Here today, there tomorrow, the day after tomorrow – wherever. Our society is becoming increasingly flexible, independent and globally networked. But despite all the freedom: as social beings, we also need community and belonging. How does this affect our living spaces? The new lifestyle between freedom and belonging is changing the demands on spaces, infrastructures and services. What is needed are more agile, adaptable and resilient structures that support the needed independence of the users as well as the assembly of new communities outside the nuclear family – like the model of co-living. Is this just a new trendy word for shared living, or an answer to the question of how we want to live in the future?
Connectivity, community, co-living
Co is cool! It seems as if the prefix has made its way into almost all areas of life in recent years: co-working, co-creation, co-working spaces, co-parenting and also co-living. However, there is much more behind the term co-living than just a trend. It describes the change in society and especially the change in the area of group formation, belonging and identity. According to the 2021 report “The art of coliving” by Gui Pedrix, co-living can be described as follows:
“The voluntary use of a residential structure that accommodates three or more biologically unrelated people who share major resources”.
The users of co-living spaces are diverse and range from digital nomads, students and start-up founders to young professionals. Most of the time, co-living users belong to the Millennial generation (born between 1980 and 2000) and use the flats temporarily in a certain phase of their lives – but not on a long-term basis. Regardless of whether they are digital nomads or students, the motivations for choosing to move into a co-living space can basically be traced back to the following factors:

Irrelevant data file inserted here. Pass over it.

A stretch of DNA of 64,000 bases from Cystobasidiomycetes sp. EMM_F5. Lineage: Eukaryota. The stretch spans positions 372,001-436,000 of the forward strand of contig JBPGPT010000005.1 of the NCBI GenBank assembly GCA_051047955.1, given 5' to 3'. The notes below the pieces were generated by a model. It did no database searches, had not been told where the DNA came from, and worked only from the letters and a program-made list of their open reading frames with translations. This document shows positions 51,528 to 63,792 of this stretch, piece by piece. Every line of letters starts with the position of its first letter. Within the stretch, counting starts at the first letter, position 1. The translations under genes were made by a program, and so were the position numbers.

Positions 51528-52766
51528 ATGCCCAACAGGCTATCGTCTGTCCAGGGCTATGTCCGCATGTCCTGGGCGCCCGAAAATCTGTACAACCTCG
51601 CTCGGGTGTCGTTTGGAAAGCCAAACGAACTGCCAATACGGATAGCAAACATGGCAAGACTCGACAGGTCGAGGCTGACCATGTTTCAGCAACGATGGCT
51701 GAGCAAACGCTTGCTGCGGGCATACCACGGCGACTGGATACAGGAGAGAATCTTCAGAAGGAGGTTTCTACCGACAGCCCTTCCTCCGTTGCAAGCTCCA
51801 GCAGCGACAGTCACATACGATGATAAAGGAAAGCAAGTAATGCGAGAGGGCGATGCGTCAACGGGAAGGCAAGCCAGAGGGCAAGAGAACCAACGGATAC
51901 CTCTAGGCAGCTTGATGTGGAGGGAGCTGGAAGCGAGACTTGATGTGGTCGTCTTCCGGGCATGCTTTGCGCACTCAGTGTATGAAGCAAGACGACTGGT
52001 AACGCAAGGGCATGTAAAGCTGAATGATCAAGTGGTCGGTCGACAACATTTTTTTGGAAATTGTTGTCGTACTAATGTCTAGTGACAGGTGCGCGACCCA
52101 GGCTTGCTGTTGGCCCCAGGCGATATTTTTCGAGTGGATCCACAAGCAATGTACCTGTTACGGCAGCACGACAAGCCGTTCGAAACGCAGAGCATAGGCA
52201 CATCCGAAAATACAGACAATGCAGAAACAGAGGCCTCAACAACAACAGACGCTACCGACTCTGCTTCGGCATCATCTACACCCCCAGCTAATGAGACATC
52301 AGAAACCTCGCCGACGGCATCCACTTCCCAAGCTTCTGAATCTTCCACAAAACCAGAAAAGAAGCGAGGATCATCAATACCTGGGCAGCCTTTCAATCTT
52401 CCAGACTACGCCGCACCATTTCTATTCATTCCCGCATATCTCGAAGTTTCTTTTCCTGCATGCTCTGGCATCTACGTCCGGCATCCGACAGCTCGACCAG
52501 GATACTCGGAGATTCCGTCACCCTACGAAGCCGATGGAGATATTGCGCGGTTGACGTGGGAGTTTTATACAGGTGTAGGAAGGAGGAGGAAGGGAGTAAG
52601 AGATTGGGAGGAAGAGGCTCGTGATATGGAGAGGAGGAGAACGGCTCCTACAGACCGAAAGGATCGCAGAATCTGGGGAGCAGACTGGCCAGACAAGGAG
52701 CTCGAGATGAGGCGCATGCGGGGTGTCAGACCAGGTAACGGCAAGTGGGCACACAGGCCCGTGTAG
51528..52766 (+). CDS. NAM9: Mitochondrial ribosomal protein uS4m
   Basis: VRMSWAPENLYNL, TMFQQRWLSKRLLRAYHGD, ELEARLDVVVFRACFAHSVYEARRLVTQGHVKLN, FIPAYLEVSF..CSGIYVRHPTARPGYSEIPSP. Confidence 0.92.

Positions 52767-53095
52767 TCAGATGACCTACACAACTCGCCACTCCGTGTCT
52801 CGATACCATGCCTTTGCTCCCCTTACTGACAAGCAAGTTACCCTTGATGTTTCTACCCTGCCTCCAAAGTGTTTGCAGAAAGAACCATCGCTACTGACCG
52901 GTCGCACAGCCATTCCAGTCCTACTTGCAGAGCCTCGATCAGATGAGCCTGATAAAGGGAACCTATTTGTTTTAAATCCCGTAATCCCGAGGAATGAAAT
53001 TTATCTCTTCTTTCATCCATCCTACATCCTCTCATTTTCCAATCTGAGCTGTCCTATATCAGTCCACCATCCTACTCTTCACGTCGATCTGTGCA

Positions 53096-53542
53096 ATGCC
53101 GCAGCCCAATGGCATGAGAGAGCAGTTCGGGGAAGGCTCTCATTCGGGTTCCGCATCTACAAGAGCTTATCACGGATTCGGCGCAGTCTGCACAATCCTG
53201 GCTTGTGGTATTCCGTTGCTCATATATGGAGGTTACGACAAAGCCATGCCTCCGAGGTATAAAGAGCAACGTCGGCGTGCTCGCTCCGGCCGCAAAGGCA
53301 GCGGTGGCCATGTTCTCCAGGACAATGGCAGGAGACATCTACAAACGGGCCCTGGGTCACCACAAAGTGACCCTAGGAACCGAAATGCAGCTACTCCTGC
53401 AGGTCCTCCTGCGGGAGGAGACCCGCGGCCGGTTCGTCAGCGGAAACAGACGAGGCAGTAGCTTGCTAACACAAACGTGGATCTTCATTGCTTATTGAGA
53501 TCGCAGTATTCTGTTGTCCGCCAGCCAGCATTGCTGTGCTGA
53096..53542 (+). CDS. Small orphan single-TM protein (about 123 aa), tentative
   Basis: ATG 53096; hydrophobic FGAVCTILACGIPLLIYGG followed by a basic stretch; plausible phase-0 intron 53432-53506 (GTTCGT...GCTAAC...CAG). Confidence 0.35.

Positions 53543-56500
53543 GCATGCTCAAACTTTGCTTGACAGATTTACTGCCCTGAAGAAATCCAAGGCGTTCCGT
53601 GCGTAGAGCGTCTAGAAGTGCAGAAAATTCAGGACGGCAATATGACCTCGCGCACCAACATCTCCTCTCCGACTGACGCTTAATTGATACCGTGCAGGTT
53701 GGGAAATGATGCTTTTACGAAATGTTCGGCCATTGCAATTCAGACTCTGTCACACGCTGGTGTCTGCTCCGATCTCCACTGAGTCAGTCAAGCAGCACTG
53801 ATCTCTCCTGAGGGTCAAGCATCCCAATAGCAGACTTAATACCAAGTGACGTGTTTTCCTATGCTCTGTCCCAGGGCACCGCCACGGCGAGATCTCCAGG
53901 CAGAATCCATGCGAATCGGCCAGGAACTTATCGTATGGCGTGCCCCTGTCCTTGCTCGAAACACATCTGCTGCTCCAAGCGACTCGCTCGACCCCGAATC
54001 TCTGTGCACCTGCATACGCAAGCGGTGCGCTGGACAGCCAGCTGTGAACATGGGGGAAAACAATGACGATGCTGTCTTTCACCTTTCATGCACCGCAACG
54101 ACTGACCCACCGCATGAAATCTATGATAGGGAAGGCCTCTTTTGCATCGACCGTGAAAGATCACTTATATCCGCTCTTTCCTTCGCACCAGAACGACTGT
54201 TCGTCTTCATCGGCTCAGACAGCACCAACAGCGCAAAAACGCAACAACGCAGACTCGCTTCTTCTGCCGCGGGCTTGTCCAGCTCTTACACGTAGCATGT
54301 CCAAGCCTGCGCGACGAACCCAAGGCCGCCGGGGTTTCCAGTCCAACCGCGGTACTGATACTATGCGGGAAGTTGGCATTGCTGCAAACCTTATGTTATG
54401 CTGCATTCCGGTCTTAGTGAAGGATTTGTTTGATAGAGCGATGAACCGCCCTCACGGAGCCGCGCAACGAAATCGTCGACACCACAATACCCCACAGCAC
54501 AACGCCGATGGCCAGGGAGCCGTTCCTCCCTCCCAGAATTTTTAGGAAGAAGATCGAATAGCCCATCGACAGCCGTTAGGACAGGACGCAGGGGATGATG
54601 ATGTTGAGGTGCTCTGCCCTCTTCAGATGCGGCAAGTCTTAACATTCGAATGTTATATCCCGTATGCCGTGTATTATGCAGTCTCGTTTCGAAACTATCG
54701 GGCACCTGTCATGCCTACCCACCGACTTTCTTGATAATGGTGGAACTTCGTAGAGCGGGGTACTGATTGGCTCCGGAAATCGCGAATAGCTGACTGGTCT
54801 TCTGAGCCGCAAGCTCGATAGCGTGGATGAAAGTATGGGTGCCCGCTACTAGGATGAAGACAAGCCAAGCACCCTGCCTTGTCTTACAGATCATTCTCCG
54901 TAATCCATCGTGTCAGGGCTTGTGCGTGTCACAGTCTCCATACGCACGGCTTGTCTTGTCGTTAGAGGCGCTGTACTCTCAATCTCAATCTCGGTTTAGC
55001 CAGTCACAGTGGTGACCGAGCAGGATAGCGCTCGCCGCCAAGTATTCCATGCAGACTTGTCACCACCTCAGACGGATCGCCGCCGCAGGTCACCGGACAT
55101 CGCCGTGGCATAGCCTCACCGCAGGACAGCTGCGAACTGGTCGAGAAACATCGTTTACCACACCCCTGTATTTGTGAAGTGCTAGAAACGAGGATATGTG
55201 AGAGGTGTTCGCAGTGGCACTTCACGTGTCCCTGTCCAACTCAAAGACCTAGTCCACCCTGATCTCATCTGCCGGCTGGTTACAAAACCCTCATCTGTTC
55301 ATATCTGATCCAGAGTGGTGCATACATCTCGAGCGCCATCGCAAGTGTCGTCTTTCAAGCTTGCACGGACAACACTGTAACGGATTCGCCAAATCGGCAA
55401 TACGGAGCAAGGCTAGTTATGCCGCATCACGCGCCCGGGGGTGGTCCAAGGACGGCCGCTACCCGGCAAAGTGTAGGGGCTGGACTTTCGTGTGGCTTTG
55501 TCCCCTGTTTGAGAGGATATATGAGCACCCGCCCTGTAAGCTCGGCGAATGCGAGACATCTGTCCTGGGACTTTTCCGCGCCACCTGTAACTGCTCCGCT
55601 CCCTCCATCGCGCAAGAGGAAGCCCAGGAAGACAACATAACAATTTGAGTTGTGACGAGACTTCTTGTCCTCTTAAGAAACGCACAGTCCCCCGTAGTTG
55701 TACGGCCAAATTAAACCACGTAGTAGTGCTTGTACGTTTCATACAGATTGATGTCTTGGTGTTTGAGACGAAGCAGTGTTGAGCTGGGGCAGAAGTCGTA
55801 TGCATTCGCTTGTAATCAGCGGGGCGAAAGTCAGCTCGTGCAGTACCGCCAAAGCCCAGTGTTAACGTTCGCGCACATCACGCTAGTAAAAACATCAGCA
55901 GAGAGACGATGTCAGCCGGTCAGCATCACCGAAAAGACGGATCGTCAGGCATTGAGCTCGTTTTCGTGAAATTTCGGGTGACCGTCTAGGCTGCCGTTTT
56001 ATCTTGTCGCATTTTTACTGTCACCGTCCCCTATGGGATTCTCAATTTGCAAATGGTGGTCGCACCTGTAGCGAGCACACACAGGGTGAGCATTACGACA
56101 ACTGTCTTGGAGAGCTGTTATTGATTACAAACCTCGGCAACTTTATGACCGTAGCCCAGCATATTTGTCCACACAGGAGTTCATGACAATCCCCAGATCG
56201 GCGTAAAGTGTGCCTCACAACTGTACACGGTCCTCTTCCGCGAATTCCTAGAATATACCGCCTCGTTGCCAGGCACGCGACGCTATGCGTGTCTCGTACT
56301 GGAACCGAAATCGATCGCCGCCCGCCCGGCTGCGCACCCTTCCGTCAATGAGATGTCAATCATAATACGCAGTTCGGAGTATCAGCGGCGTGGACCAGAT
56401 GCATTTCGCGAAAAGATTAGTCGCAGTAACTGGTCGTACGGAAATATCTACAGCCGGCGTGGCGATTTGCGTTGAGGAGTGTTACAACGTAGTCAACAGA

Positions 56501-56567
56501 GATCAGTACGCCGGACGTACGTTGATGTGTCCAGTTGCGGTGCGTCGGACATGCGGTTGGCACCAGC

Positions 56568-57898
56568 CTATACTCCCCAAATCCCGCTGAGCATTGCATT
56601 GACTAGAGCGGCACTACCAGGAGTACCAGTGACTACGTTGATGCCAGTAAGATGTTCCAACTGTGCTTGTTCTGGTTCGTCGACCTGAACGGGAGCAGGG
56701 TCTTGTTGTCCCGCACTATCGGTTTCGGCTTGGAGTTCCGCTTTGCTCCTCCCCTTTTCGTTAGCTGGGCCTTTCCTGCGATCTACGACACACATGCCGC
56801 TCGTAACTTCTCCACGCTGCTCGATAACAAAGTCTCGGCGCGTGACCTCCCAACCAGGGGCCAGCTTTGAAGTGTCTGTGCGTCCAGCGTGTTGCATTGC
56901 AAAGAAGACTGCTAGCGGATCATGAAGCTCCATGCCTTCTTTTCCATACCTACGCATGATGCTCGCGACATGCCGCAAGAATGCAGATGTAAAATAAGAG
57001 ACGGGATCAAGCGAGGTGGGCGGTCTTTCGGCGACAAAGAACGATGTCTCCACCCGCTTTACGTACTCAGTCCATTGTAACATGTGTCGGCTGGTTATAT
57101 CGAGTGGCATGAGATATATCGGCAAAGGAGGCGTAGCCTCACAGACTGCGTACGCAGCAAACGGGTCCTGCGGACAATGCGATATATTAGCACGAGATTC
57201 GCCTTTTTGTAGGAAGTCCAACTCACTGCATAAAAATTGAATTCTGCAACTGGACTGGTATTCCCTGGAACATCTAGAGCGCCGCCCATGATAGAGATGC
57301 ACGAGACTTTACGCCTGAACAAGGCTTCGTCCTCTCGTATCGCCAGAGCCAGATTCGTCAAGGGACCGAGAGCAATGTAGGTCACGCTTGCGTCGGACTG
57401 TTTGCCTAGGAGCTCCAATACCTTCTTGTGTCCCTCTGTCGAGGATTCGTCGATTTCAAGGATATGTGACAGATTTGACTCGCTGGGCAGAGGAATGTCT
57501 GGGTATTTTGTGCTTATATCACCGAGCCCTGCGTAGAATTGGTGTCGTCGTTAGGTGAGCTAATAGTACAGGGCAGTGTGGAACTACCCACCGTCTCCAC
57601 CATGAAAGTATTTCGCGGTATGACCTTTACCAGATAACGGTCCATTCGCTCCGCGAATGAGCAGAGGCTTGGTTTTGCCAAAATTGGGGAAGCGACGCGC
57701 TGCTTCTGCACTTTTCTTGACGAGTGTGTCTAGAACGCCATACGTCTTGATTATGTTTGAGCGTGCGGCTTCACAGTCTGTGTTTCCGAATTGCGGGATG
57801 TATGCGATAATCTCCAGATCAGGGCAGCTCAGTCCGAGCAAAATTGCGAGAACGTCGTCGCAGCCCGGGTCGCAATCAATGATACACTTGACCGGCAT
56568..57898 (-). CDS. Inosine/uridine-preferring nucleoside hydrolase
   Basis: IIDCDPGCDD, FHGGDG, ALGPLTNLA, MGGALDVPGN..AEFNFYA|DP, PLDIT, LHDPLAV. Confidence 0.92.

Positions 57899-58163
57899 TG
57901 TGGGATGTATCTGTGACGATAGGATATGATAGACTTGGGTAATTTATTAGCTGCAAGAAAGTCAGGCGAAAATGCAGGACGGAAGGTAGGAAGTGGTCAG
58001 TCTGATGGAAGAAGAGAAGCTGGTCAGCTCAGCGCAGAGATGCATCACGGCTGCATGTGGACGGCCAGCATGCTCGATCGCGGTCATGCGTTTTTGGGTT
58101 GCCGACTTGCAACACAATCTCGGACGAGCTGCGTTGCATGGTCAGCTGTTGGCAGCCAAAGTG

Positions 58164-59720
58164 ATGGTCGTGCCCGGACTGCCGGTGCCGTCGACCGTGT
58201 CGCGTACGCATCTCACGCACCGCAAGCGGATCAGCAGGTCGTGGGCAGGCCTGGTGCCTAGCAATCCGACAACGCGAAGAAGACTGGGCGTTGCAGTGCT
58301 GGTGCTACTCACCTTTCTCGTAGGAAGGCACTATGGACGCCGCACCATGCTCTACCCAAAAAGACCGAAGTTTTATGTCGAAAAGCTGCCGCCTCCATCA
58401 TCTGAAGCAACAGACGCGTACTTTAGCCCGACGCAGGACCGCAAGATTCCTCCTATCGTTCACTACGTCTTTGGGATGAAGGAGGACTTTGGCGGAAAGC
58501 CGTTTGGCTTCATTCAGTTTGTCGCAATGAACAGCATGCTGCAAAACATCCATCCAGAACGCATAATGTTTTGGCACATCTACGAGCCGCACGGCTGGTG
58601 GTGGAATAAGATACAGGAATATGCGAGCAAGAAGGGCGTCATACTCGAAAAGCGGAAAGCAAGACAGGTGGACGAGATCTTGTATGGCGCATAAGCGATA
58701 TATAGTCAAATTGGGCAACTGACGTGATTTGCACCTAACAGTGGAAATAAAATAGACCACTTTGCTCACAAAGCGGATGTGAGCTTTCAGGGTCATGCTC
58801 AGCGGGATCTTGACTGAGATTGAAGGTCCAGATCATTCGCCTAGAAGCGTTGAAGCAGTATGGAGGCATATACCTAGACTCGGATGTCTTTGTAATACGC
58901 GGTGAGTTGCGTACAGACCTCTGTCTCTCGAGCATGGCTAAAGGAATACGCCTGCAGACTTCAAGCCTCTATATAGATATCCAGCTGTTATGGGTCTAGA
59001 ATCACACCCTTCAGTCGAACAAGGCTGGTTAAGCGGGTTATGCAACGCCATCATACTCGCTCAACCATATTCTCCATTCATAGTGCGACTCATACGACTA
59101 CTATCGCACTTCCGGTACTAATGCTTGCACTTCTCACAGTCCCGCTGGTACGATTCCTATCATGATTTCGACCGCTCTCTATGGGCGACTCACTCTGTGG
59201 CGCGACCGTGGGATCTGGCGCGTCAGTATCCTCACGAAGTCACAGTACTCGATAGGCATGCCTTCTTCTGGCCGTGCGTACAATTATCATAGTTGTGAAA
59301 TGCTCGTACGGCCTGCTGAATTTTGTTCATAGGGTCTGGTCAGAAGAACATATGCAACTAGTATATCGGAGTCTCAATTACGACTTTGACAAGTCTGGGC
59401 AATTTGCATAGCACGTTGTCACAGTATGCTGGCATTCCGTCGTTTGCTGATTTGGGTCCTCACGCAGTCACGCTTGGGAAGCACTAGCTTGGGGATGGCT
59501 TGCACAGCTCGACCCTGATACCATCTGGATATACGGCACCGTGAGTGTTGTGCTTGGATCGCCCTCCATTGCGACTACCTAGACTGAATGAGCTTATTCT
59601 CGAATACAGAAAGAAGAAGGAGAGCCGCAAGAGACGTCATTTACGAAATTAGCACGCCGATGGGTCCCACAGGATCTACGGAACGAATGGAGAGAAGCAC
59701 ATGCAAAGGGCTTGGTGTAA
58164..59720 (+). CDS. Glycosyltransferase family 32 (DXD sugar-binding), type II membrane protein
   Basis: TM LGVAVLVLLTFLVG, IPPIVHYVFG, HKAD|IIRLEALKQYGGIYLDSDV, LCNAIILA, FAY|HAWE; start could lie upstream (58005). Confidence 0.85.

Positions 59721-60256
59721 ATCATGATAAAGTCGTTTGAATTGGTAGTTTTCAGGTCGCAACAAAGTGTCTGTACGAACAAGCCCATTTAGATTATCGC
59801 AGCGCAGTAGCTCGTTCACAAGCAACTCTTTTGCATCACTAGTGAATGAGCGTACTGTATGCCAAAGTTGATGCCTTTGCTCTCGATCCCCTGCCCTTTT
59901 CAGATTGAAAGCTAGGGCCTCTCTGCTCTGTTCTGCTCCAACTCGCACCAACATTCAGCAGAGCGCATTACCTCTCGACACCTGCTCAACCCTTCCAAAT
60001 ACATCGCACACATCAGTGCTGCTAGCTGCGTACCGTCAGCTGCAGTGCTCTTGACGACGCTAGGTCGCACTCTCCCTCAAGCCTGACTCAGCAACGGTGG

- Community – “The feeling of being part of a community.”
- Connectivity – “The opportunity to learn and develop from others.”
- Cost of living – “Being able to finance your own four walls.”
- Flexibility – “Being able to finance your own four walls.”
- Service – “The security of a full-service carefree package.”
The special feature of co-living spaces is undoubtedly not only the fully-furnished micro-apartments, which differ from classic hotel rooms mostly through features such as a kitchen including accessories and a small dining area as well as more storage space but especially the high proportion of community spaces. Co-living thrives on community – or, as Lea Hermanns describes it via Poha House, on the feeling: you are not alone.
Despite temporary use, co-living providers invest in a lively and inspiring community – not only by offering suitable space but also through leisure offerings such as yoga sessions, after-work parties, joint cooking evenings, Ted Talks and much more. Shared experiences support the formation of team spirit, belonging and identity despite a high rate of change, independence and freedom. The fact that the search for community plays a major role, especially for younger generations, is no coincidence, but the result of more complex life courses with increasing geographical localizations.
The unlimited possibilities of the “global generation”